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Submission + - Android Devices Can Be Hacked via New Headphones Attack

An anonymous reader writes: The Android Security Bulletin for March 2017 contains a bugfix for a unique security flaw exploitable via the headphones audio connector that could be leveraged to leak data from the device, break ASLR, reset phones to factory settings, or even access the Android HBOOT bootloader.

The attack is carried out via a modified UART cable connected to a headphones jack, which if connected to a phone's audio connector, allows an attacker to start a FIQ debugger interface. This FIQ Debugger does not need a reboot to become active and is available and responsive to commands even if the Android OS is already up and running. This simplifies exploitation compared to similar multiplexed wired attacks. Furthermore, the FIQ debugger provides users access to a wealth of commands, not available in most debuggers. Google rated the CVE-2017-0510 vulnerability as "Critical," its highest severity rating. Similar research was carried out in 2013, when researcher accessed a phone's debugger via an USB cable without using the actual USB software.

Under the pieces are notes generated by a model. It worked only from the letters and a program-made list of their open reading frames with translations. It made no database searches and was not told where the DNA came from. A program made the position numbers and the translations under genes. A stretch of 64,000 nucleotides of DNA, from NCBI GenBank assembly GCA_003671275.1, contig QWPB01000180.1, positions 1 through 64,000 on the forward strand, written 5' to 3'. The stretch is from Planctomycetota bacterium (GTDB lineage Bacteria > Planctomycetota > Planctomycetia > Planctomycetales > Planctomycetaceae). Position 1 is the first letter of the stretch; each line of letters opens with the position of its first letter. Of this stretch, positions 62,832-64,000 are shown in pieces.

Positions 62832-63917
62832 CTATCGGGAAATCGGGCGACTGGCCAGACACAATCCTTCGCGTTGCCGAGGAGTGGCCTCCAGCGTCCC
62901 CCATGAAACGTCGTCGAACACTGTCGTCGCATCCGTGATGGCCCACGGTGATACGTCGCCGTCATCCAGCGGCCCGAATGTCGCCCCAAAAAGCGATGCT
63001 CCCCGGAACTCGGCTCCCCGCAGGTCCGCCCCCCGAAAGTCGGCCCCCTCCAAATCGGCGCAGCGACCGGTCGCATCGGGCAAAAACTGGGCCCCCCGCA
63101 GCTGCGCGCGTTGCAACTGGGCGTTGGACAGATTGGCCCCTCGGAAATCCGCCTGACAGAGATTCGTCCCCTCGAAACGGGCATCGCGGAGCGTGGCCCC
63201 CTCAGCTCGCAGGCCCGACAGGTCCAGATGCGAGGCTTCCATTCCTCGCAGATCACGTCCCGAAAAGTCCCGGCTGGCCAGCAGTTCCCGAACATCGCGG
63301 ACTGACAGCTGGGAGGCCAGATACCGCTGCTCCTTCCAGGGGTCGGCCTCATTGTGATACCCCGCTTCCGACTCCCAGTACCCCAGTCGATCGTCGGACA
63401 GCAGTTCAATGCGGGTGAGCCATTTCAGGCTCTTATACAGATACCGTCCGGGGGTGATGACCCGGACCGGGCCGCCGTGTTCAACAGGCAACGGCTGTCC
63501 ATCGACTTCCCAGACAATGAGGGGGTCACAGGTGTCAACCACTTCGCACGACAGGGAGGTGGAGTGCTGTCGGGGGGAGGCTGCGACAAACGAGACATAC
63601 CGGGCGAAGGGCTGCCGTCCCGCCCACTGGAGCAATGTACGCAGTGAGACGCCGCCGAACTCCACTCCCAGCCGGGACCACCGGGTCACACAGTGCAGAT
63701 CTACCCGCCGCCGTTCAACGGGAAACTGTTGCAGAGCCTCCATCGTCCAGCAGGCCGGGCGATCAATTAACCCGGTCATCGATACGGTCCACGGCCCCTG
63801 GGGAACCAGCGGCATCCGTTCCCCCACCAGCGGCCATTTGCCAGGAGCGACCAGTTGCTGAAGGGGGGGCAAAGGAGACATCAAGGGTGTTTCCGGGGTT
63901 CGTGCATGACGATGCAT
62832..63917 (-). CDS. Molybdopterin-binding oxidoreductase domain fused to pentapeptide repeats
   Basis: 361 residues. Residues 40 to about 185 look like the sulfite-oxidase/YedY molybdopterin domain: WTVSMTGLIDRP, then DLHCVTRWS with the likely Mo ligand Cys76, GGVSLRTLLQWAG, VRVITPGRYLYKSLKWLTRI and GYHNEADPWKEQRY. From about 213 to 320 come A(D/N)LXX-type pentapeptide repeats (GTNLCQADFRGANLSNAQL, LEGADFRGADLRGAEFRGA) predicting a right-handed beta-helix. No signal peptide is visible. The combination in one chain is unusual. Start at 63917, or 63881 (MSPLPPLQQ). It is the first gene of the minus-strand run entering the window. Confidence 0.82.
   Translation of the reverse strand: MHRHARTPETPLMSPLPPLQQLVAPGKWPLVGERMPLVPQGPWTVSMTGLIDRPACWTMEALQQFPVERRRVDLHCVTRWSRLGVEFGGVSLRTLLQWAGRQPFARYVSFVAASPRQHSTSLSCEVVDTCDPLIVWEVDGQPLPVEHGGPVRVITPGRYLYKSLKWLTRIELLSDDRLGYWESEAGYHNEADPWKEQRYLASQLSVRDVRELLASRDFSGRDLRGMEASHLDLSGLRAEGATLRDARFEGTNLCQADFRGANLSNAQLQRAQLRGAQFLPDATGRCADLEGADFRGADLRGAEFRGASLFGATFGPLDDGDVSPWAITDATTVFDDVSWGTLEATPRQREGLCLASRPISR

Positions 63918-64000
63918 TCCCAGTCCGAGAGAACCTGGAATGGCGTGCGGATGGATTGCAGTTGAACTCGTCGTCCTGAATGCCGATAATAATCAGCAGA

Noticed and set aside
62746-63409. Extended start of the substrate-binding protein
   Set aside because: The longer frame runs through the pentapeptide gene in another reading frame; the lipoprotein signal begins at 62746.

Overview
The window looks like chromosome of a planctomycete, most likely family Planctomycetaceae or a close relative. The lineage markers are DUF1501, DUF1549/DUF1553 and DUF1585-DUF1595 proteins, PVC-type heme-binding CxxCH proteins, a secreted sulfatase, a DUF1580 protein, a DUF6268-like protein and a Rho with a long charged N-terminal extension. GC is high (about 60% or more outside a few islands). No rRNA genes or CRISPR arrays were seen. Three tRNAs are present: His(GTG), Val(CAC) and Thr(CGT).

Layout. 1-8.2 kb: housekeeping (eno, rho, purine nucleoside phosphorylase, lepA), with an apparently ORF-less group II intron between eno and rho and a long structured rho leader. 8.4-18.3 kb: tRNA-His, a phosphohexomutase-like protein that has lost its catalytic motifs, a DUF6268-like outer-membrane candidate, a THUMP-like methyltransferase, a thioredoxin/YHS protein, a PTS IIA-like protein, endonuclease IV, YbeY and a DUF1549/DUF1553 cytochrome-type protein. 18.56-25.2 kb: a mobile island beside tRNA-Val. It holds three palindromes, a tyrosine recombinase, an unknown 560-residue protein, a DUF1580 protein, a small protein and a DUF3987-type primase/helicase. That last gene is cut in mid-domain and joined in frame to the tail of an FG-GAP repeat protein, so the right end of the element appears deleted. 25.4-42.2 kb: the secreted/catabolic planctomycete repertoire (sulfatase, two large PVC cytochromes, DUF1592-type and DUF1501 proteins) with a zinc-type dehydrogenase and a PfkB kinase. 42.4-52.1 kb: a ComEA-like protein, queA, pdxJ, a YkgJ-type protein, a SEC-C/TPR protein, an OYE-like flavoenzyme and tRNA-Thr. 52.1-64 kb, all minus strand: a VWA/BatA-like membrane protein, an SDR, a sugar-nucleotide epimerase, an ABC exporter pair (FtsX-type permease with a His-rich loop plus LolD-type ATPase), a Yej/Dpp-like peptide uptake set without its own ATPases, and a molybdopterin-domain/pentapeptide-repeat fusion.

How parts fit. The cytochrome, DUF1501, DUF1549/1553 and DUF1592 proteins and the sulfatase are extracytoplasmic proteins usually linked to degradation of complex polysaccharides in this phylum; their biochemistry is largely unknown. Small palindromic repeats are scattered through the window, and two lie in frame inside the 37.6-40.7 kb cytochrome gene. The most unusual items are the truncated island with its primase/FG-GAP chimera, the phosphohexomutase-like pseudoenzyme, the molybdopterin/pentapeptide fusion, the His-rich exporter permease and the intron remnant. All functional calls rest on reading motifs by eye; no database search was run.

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Android Devices Can Be Hacked via New Headphones Attack

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Adding features does not necessarily increase functionality -- it just makes the manuals thicker.